Changes continue to shake up the guaranteed minimum withdrawal benefits (GMWB) market. To reduce risk exposure, some insurers are dropping 15 and 20-year payout options in favour of the lifetime benefit options.
Manulife Financial, for example, recently launched the second version of its IncomePlus product. Along with other changes, this version does not offer the 20-year payout period.
Another major change in this market is the entry of Great-West Life, which is offering a guaranteed lifetime income benefit. Great-West, Canada Life and London Life added a lifetime benefit option to its segregated funds on October 5. "Starting at age 50, you can get a lifetime income," says Alf Goodall, Vice President Marketing, Individual Pension and Investments.
When it launched its lifetime benefit option, Great-West decided not to offer a guaranteed withdrawal benefit payable over a limited time, generally 15 to 20 years. "The 20-year term income is not what our clients are looking for," he says.
When they entered this market in 2008, Transamerica Life Canada and Empire Life also restricted their benefits to a guaranteed lifetime income benefit.
"What we’ve heard over and over again from advisors is that the term option is really not that desirable to them. In fact, they felt it had risk because you have to convert at age 65, potentially reducing the income that you are taking and they didn’t want that."
Mr. Goodall added that "It is interesting that Manulife…is not offering the term at all; they have no income prior to 65 in their new IncomePlus," he pointed out.
Michael Ondercin, Manulife’s Assistant Vice President, Segregated Fund Product Management, says that the change will simplify the product. "Advisors and clients found it very confusing that we had a guaranteed withdrawal amount and a lifetime withdrawal amount together, that were sometimes not the same amount."
Some advisors are disappointed by the changes in the GMWB market. John Hamilton, President of a large Canadian managing general agency, Financial Horizons Group, confirms that representatives "are disappointed because they can’t offer those features. But, this is the new reality. There will be changes. They (advisors) will adapt," he said.
In Manulife’s revamped IncomePlus, clients can no longer choose between the two guaranteed income options. They must purchase guaranteed lifetime income, available starting from age 65. The previous version had a term guaranteed income option that allowed clients to receive income earlier (see inset text).
Mr. Ondercin explains that guaranteed income over a 20-year period has been discontinued because "Very few clients in our current block of 100,000 contracts have taken income prior to age 65 and our research indicates most clients will wait until at least age 65 to start income."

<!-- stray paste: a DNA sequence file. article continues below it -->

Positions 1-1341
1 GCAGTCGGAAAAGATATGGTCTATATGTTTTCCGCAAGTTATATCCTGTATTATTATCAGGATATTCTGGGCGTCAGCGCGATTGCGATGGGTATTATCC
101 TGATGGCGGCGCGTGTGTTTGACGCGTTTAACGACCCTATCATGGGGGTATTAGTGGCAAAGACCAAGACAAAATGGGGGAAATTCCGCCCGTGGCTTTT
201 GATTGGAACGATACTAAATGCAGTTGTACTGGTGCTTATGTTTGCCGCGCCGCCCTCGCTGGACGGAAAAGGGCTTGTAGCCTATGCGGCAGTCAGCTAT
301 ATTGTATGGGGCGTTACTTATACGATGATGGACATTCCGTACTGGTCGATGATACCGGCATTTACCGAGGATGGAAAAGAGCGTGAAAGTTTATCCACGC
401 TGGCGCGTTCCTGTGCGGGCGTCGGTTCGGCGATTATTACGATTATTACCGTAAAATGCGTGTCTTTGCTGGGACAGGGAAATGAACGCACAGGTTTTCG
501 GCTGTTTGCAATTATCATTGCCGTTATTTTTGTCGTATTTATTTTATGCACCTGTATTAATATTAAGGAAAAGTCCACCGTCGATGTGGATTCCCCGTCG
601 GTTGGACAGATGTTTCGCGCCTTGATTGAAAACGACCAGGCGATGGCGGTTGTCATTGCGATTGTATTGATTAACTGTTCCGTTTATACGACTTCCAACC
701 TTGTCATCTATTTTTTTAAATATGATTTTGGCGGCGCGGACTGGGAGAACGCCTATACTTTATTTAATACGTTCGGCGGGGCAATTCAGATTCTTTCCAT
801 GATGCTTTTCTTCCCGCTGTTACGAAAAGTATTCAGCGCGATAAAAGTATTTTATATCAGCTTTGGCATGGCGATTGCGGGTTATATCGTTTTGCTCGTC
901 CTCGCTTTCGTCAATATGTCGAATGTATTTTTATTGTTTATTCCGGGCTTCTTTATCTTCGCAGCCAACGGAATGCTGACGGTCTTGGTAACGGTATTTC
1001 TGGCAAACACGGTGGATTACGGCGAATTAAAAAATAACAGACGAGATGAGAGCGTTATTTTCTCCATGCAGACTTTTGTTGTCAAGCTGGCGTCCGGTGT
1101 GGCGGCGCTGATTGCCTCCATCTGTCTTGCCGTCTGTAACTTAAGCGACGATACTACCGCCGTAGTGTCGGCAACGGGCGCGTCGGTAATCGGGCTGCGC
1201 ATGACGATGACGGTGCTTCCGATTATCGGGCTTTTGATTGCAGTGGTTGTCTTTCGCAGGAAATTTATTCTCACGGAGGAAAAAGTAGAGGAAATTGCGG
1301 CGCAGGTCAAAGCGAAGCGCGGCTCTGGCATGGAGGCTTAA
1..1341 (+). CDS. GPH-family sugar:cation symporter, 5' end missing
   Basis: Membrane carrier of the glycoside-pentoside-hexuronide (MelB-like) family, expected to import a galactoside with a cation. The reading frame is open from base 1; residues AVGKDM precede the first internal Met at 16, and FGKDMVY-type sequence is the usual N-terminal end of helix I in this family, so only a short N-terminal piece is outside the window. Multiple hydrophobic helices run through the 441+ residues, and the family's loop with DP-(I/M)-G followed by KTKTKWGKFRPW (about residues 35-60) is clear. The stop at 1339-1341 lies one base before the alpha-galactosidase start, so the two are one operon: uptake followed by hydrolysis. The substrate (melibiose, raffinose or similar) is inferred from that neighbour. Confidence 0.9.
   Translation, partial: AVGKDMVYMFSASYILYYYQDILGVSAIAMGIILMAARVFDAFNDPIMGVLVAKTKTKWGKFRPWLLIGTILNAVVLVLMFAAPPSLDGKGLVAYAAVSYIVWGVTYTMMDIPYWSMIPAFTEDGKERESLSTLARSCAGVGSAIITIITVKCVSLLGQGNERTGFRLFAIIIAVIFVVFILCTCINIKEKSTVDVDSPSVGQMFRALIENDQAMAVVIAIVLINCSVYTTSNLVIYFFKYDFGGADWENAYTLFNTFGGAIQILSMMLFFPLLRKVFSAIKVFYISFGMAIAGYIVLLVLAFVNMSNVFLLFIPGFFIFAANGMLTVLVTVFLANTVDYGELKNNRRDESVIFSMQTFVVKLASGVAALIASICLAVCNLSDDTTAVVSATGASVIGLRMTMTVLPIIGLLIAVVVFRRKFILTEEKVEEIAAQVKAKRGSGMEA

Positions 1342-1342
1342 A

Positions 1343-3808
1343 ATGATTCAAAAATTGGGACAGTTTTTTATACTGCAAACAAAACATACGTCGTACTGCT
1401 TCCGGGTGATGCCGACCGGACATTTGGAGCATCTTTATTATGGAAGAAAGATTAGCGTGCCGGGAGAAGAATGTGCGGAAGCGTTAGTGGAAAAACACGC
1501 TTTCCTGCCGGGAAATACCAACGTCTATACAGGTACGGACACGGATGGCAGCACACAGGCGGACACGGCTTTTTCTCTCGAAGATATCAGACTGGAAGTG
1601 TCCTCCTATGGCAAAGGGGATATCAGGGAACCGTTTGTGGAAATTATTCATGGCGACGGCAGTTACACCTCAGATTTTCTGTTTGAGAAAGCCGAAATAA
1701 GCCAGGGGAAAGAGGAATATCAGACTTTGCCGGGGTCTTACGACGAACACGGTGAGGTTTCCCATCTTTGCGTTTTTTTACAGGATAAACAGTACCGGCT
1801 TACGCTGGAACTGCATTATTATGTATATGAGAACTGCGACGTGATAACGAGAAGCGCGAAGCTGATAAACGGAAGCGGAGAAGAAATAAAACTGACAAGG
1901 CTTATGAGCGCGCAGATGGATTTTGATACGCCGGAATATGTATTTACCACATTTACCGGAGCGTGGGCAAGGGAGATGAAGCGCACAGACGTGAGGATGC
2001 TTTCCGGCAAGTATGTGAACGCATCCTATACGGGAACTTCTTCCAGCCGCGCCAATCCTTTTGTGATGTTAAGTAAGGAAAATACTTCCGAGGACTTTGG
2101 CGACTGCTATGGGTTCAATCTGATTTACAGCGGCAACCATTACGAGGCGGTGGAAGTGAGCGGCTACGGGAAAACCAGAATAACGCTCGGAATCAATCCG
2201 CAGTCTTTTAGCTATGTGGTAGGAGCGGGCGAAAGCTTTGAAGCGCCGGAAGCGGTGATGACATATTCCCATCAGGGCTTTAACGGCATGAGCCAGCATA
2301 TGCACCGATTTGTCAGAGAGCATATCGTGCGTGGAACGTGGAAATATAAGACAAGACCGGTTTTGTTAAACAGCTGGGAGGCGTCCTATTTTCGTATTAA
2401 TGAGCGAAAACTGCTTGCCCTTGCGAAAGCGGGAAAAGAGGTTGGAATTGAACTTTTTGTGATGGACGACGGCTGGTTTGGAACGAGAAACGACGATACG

Mr. Goodall, of Great-West, sees things differently. He cites a Statistics Canada study that finds that 74% of Canadians will retire before age 65. "On average, they retire around age 62. So, having the solution ready when they are, I think is a big benefit," That is why Great-West enables its clients to receive lifetime income starting from age 50, he says.
Manulife is not the only insurer to have cut its term income option. Desjardins Financial Security announced in July that it suspended sales of its 15-year term guaranteed income option and is offering only the lifetime benefit option. The company is currently reviewing its product with a view to lowering risk.
"Was it too good to be true? I don’t know," says Mr. Hamilton, of Financial Horizons, commenting on the trend. He points out that the product changes indicate that they were too risky for the insurers and adds that he is not surprised by the recent changes in the market. "We’re probably fortunate it didn’t happen sooner…we were able to get a lot of clients in…"
The evolution of the seg fund market reminds Mr. Hamilton of the development of the critical illness insurance in Canada. "The early products were rather inexpensive but companies had to reprice after they gained experience in the market," he explained.
In its most recent report on the life insurance industry in Canada, A.M. Best notes that "The major segregated fund players have begun introducing new products to properly reflect the price of the risks associated with the guarantees, as well as hedging more of the inherent risks."